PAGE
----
Programme Outline

The programme begins in the classroom/nursery space.

A worried riverbank ranger, Ruby, is looking for Portly, the baby otter, who is missing from home. Ruby meets the children as she searches with her trusty magnifying glass and binoculars. She shows them some of the animals and plants that she looks after down by the river and asks them to check for clues and footprints from Portly. Ruby decides to return to the riverbank and asks the children to join her on her search. She shows them a map of where she patrols and leads them from the classroom to the hall or performance space where the drama continues.

The children are introduced to the world of the riverbank before searching for footprints and clues. Amongst the clues they find is a nest. The children speculate on who it might belong to and why the eggs inside are broken. Ruby and her helpers attempt to cross the river but the bridge has been washed away in a storm so together they construct a new one in order to explore the far side of the riverbank. On reaching the far side they begin to search for clues of Portly’s whereabouts before finding more evidence of the storms affect on the riverbank.

They explore a fallen magpies nest and discuss where the treasure inside might have come from before collecting materials and making a new home for a hedgehog to hibernate in. There is still no sign of the baby otter, Portly, so Ruby decides to ask Joe the boatman if they can hire his boat. While she walks upstream to find him the children have a break after agreeing to meet Ruby at the widest part of the river in a little while.

When the children meet Ruby after a short break they climb aboard Joe’s boat, The Piper.  Onboard the new crew must work out how to move the boat and travel downstream to search for Portly. On their journey they experience feeding the ducks, singing a song, taking the boat over the rough rocks before becoming stuck in the mud next to Wild Wood.

The boat is stuck in the mud and can go no further so Ruby and her team of helpers jump back onto the riverbank once more and search Wild Wood as darkness descends. In the woods they eventually discover Portly hiding in the leaves. Ruby helps the children to find out why the baby otter decided to go off on her own and asks them to think about what she could do next time to stay safe on her adventures.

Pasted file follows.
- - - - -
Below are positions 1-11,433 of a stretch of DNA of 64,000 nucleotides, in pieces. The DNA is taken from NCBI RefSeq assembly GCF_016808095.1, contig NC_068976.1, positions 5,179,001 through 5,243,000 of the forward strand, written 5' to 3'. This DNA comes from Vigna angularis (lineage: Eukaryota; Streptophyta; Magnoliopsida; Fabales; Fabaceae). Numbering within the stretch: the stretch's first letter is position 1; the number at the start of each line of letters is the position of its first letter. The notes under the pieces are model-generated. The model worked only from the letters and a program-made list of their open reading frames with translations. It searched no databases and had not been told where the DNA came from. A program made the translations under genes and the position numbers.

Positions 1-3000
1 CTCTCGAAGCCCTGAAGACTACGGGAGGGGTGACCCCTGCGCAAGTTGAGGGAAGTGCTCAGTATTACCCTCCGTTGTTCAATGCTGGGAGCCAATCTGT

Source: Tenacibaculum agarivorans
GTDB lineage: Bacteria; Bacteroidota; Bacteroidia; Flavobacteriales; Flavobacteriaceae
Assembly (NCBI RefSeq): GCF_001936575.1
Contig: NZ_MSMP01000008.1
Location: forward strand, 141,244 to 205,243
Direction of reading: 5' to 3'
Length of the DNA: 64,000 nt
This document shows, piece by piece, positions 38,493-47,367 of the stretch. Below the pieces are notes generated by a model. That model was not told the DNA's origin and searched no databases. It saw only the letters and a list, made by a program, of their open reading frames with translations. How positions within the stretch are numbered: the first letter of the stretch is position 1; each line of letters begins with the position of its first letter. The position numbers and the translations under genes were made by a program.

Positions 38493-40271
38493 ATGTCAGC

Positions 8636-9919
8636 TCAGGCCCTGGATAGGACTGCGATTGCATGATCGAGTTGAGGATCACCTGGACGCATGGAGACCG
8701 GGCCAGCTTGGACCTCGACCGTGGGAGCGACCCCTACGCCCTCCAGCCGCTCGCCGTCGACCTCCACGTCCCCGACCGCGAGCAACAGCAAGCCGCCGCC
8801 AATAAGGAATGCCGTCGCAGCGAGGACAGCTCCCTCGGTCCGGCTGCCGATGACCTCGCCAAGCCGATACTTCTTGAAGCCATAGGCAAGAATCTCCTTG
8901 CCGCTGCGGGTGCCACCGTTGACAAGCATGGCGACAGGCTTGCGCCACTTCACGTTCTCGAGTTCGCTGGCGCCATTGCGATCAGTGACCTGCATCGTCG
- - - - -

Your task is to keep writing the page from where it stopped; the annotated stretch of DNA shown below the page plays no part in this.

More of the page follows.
The drama ends with the children jumping across the stranded boat to the other side of the river to walk back to school/nursery and leaving Ruby to take Portly home to her mum.


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Aim & Outcomes


Using “The Wind in the Willows” as a stimulus By the River Bank will explore the tensions between adventure and security, risk and safety to create new stories.


Children will:

  • Learn about the natural world
  • Explore safe risk taking
  • Engage in imaginative role play
  • Take part in problem solving activities
  • Experience a rich language environment


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Kenneth Grahame (1859 -1932)

Kenneth Grahame (1859 -1932) and The Wind in the Willows

The stories of Toad, Mole and Ratty that make up The Wind in the Willows were written by Kenneth Grahame in a series of letters to his son, Alistair. Grahame had already been making up adventures for these characters as bedtime stories for Alistair as early as 1904 but they weren’t published as The Wind in the Willows until 1908.